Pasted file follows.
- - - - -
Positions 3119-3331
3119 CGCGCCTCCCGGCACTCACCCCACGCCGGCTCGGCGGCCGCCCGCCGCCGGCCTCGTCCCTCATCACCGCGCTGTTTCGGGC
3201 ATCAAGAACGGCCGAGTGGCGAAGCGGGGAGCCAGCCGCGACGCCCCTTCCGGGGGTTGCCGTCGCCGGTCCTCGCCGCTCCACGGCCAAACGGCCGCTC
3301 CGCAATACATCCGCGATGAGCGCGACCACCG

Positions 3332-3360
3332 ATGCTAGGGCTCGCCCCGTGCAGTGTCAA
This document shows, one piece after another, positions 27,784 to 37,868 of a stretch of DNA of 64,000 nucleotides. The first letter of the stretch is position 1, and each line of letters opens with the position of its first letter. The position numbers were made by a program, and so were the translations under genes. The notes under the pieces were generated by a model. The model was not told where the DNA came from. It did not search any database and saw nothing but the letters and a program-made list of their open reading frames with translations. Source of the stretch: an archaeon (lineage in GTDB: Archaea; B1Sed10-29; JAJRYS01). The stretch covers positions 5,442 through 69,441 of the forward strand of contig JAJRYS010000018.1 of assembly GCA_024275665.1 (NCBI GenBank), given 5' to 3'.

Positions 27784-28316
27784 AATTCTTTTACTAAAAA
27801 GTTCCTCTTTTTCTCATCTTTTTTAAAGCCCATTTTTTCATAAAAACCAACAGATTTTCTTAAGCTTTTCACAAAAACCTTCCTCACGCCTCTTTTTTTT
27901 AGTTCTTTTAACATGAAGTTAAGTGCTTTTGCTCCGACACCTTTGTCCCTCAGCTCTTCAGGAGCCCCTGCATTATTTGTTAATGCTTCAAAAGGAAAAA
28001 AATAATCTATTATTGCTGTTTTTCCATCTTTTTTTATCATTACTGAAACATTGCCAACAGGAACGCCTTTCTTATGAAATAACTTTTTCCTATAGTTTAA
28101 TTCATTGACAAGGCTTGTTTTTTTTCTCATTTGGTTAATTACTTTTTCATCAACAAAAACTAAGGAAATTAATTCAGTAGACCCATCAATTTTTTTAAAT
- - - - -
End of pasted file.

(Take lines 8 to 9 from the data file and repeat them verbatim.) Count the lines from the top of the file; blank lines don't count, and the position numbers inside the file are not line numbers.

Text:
Positions 27784-28316
27784 AATTCTTTTACTAAAAA